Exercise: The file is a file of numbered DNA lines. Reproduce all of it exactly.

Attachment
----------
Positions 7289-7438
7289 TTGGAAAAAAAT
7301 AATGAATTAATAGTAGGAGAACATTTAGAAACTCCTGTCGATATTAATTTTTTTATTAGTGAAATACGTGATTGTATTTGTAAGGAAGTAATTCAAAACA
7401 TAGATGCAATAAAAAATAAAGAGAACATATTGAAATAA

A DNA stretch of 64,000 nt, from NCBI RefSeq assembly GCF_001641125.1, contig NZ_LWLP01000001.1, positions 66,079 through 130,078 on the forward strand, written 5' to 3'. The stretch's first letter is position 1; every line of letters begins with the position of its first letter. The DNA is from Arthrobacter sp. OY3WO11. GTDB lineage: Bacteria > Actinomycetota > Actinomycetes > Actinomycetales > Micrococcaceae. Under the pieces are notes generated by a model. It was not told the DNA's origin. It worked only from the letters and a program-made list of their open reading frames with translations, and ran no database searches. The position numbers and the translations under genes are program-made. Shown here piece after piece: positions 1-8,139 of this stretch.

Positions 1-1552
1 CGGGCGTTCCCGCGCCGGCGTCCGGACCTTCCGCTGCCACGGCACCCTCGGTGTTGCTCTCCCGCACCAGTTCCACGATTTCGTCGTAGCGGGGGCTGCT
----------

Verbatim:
Positions 7289-7438
7289 TTGGAAAAAAAT
7301 AATGAATTAATAGTAGGAGAACATTTAGAAACTCCTGTCGATATTAATTTTTTTATTAGTGAAATACGTGATTGTATTTGTAAGGAAGTAATTCAAAACA
7401 TAGATGCAATAAAAAATAAAGAGAACATATTGAAATAA

A DNA stretch of 64,000 nt, from NCBI RefSeq assembly GCF_001641125.1, contig NZ_LWLP01000001.1, positions 66,079 through 130,078 on the forward strand, written 5' to 3'. The stretch's first letter is position 1; every line of letters begins with the position of its first letter. The DNA is from Arthrobacter sp. OY3WO11. GTDB lineage: Bacteria > Actinomycetota > Actinomycetes > Actinomycetales > Micrococcaceae. Under the pieces are notes generated by a model. It was not told the DNA's origin. It worked only from the letters and a program-made list of their open reading frames with translations, and ran no database searches. The position numbers and the translations under genes are program-made. Shown here piece after piece: positions 1-8,139 of this stretch.

Positions 1-1552
1 CGGGCGTTCCCGCGCCGGCGTCCGGACCTTCCGCTGCCACGGCACCCTCGGTGTTGCTCTCCCGCACCAGTTCCACGATTTCGTCGTAGCGGGGGCTGCT